Hyundai Turns Car Scraps Into Sustainable Couture Fashion

Hyundai Turns Car Scraps Into Sustainable Couture Fashion

Hyundai Turns Car Scraps Into Sustainable Couture Fashion

Luxury fashion made from car parts gives a nod to upcycling’s potential.

The latest runway looks may be coming right off of the highway. South Korean car company Hyundai is moving into the fashion industry with a sustainable collection made from upcycled automotive scraps.

Hyundai is turning waste into wearable couture. | Hyundai

Hyundai is partnering with six leading designers and luxury brands for its second capsule collection. And don’t let “scraps” fool you — the auto giant is creating couture limited-edition pieces that range from $250 to $1450. The collection includes a Richard Quinn-designed corset made out of airbags and an Alighieri pearl choker made from seat belts. K-pop favorite PushButton made an airbag vest. Public School also fashioned a vest out of seat belts and airbags. Denim brand E.L.V. turned scrapped leather into a jumpsuit. Proceeds from the sales go to support the Institute of Positive Fashion, a research-based organization helping fashion labels become more sustainable.

Hyundai enlisted luxury designer Rosie Assoulin, who crafted a tote bag using seat belt webbing, carpet fabric, and foam. “Working with cars, automobiles, heavy machinery, automation is so outside of our usual realm,” she said in a statement. “At the same time [it’s] very much in our vocabulary to use nontraditional materials.”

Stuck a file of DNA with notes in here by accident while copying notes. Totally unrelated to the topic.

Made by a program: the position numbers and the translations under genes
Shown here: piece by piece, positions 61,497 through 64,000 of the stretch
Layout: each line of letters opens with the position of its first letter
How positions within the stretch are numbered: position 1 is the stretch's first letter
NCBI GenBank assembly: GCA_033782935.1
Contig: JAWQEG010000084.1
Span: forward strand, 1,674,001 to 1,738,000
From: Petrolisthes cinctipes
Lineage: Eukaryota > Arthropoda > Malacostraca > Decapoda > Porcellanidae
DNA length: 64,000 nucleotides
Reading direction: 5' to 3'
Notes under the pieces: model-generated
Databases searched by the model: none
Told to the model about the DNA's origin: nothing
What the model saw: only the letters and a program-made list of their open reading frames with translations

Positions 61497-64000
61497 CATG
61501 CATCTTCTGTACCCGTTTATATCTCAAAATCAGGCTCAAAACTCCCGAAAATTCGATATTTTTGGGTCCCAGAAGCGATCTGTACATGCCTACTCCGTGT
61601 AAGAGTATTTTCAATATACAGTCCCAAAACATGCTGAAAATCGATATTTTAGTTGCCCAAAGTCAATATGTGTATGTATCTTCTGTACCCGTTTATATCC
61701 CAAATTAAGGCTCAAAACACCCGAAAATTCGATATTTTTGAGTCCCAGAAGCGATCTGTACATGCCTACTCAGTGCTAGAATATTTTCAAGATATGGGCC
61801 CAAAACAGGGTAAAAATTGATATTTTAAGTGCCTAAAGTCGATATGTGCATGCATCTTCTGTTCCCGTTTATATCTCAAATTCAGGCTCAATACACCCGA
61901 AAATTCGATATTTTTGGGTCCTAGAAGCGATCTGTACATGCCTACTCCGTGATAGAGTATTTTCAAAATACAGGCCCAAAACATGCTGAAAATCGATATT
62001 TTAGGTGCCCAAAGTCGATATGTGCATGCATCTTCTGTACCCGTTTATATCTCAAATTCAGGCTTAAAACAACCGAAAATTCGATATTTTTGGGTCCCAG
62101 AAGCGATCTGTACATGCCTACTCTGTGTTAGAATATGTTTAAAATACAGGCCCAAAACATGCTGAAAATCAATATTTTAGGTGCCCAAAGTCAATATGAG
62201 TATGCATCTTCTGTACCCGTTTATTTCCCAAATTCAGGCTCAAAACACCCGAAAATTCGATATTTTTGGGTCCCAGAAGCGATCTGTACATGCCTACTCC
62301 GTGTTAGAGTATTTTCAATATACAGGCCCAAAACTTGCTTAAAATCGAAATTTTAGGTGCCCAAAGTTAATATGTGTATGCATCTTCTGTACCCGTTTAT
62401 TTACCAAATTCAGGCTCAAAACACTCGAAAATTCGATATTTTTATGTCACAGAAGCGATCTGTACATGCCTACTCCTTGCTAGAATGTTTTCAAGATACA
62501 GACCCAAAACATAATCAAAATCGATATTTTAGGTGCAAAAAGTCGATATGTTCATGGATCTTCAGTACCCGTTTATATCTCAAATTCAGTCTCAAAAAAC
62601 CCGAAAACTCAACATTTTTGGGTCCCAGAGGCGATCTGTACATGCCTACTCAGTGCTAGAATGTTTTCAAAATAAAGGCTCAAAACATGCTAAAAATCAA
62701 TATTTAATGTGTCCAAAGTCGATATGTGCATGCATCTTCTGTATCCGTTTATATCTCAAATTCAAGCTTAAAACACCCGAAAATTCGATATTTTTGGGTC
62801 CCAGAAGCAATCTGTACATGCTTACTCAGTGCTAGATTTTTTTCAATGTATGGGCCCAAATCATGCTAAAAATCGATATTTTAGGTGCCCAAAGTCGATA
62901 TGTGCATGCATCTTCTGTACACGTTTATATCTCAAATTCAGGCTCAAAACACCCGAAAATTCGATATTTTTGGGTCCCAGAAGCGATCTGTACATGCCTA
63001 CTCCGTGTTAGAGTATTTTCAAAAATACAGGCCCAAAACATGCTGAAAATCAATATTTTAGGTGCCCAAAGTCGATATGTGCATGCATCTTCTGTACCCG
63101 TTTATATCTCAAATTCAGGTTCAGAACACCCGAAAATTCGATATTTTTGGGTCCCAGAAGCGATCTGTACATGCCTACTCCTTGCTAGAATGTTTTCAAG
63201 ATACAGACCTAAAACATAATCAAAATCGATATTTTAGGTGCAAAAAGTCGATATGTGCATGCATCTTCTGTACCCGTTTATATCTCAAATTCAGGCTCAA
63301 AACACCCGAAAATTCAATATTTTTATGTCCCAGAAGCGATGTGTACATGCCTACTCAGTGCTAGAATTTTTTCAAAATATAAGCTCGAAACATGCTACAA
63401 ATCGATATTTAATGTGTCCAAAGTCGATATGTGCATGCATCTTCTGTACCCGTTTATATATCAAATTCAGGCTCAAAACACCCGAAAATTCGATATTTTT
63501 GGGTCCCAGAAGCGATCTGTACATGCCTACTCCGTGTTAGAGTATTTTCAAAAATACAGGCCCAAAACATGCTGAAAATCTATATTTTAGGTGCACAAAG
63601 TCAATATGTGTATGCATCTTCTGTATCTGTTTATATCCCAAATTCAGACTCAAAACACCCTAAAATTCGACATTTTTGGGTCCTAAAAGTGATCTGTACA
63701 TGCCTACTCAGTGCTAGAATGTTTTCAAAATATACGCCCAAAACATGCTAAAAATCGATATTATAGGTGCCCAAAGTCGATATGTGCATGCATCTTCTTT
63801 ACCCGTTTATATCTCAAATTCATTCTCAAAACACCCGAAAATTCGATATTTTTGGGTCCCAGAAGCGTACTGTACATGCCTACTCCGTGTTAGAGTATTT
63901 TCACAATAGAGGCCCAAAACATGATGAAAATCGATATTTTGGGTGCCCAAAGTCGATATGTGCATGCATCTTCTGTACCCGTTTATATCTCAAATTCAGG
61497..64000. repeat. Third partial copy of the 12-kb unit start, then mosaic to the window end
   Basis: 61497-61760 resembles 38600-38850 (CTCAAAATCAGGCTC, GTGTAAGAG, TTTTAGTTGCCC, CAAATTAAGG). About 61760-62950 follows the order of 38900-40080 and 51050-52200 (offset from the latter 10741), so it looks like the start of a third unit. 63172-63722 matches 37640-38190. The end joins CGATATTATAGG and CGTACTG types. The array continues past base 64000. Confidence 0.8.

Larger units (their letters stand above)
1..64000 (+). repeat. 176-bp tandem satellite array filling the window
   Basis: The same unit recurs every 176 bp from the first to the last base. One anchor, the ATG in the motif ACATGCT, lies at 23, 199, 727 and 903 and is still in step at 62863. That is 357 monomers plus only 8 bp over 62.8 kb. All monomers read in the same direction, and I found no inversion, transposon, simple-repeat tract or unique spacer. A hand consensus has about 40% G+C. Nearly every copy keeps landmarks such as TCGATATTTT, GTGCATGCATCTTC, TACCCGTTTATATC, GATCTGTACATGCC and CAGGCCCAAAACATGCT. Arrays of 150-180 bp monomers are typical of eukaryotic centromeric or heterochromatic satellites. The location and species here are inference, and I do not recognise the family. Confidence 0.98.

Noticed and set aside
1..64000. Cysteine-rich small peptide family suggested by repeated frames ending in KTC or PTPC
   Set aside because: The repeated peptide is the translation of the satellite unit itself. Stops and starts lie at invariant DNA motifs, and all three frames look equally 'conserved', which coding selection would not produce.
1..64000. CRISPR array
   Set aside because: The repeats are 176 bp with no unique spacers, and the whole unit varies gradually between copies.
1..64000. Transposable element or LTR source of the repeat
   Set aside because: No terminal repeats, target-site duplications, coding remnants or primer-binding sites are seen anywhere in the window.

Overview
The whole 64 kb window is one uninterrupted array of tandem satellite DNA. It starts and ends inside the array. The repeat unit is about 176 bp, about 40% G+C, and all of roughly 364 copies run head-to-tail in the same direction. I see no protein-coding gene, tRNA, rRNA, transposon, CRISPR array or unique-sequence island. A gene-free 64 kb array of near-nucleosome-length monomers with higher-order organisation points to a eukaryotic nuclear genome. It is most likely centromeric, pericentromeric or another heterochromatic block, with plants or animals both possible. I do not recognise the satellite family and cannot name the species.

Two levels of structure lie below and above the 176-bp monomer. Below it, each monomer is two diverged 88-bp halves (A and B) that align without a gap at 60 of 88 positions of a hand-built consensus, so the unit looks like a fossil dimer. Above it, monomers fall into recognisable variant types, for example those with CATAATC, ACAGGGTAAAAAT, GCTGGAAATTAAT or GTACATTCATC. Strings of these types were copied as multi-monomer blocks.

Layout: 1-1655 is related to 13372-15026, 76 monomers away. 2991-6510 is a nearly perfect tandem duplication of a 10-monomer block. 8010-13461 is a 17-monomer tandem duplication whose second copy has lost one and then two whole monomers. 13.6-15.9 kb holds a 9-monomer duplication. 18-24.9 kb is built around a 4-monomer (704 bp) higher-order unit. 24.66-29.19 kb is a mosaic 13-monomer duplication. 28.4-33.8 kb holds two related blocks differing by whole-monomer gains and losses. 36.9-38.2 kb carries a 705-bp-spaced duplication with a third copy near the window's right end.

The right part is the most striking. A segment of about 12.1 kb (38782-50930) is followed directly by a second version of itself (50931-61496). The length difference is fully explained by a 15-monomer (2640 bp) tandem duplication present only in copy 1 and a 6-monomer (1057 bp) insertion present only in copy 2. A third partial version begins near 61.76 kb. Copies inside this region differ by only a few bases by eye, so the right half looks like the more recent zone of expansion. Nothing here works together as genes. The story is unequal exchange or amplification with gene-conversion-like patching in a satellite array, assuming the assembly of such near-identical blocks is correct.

Hyundai’s Richard Quinn-designed corset. | Hyundai

A Sustainable Future

Hyundai says the aim of the project is not to transition itself into a fashion brand, but rather, creating awareness about the environmental footprint of the automotive and fashion industries.

“Post the pandemic, we have a massive opportunity to reset the fashion industry rather than returning to business as usual,” says Caroline Rush, CEO of the British Fashion Council, which spearheaded the Institute of Positive Fashion. “Upcyling, in particular, has to be part of the future.”

The automotive industry is one of the leading contributors to climate change. In the U.S., it’s the biggest, producing nearly 30 percent of all U.S. emissions. Many car companies including Tesla, Volkswagen, Toyota, BMW, and Volvo have begun integrating more climate-forward materials in auto production.

Hyundai also wanted to highlight post-production issues and materials least often recycled including glass and airbags.